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The family unit is the most important foundation of Greek society, providing emotional and economic support to the individual. Greek families have generally become smaller in size over the past few decades as the fertility rate has declined. Nevertheless, relationships remain extremely close. Greeks tend to be very proud of their families. Furthermore, you may find that a Greek disputes criticisms or challenges of their family members to prevent any discredit. Any insult towards a person can be interpreted as a slur on their family as well.
Most Greeks live as nuclear families in a single household; however, the extended family is kept close and visited often. In some cases, more than two generations may live together. This usually occurs when ageing grandparents have moved in to live and be cared for by the core family unit. Nursing homes and residential care are viewed negatively; if Greeks must live in a nursing home, their children are expected to visit them often and make all arrangements for them.
Age gives authority in Greek families and society at large. The elderly are given utmost respect and are consulted when any major decision is made.
Most people are taught never to talk back or argue with the opinions of those older than them. Greek parents generally have a lot of influence over their children throughout their lives and are deeply devoted to them. Newlywed couples may also live in the home of their in-laws until they can find or afford their own housing.
Greeks often assist their relatives in finding employment as well. Many Greeks also have a pair of godparents that are chosen at their birth.
It is expected that grandparents and godparents will take responsibility to ensure that finishes their education and enters the workforce if anything renders their parents unable to care for them. Greek society has been traditionally male dominated.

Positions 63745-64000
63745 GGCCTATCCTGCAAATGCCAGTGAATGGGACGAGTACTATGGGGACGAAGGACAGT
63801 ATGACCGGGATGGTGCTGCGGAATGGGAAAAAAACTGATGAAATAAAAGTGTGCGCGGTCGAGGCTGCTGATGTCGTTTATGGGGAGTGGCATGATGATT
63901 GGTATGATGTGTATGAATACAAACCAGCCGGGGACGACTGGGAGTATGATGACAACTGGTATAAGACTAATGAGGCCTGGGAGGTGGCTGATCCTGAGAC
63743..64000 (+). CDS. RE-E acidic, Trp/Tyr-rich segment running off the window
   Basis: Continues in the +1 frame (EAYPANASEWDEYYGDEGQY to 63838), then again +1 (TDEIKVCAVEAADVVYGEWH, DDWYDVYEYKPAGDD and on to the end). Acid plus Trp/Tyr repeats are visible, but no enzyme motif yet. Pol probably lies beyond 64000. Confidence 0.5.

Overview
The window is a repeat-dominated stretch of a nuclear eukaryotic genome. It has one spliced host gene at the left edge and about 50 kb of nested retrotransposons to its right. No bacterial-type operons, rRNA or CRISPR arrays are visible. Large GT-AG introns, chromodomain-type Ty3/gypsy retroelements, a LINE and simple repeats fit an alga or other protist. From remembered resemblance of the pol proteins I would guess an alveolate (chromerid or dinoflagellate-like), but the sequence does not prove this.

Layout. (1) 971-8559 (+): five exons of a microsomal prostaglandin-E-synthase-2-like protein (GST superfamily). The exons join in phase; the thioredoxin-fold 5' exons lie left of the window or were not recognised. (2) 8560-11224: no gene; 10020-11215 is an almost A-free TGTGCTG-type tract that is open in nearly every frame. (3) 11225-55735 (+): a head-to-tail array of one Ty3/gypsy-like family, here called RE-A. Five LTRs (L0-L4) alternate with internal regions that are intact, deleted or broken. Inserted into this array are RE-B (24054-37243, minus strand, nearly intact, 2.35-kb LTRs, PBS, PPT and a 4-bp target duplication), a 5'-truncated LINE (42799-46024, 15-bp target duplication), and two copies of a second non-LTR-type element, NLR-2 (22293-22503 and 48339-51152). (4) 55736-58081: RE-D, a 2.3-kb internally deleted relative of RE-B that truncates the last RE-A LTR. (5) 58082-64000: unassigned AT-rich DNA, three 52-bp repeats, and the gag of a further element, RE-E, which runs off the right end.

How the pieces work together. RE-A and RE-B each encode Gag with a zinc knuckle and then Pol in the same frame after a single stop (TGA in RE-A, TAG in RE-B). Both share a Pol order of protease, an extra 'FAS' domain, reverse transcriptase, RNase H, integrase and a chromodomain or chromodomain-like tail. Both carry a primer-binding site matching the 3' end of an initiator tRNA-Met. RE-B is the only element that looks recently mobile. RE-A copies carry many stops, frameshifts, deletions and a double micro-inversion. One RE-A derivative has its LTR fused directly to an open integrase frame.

There has been quite a masculine ideal of men cast as the strong provider for the family. Many Greek men today continue to feel that it is their responsibility to be the provider and breadwinner for their family, as society is still quite patriarchal.
Some may feel that it is emasculating to have their wife earn more than themselves. Today, most Greek women receive a high level of education and work to contribute to the household income; however, they are still expected to be responsible for the majority of the household duties. Women also face challenges due to the wage gaps in the Greek workforce. Relationships and Marriage. Marriage is a highly respected convention in Greek society, especially among devout Greek Orthodox Christians.
The couple would then have a long period of engagement in which they became more acquainted with each other. This formality may still be followed in rural areas, but it is generally no longer necessary. Most Greeks date casually in a way that is familiar to Australians.
However, couples have to marry to be legally recognised. De facto relationships or common law marriages are not recognised in the Greek legal system. Init became possible to register civil partnerships without having a religious ceremony. The average age of marriage in Greece is 20 to 26 for women and 25 to 35 for men. Divorce has become more common in recent years. over organisations already creating a better workplace. You can download this cultural profile in an easy-to-read PDF format that can be printed out and accessed at any time. The figure of the total population of each country is drawn from the global estimates listed in the CIA World Factbookunless otherwise stated.
All other statistical information on the demographics of the migrant population in Australia is based on the Australian Housing and Population Census.
Greek Culture. Core Concepts. Family Structure Most Greeks live as nuclear families in a single household; however, the extended family is kept close and visited often. Gender Roles Greek society has been traditionally male dominated. Relationships and Marriage Marriage is a highly respected convention in Greek society, especially among devout Greek Orthodox Christians.
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Other Considerations. Business Culture. Greeks in Australia. Inclusion Program over organisations already creating a better workplace. Download this Cultural Profile. Too busy to read it right now? Where do we get our statistics? Cultural Atlas eBook Purchase. Check out Please provide your to receive your eBook download and receipt. Go To Payment.
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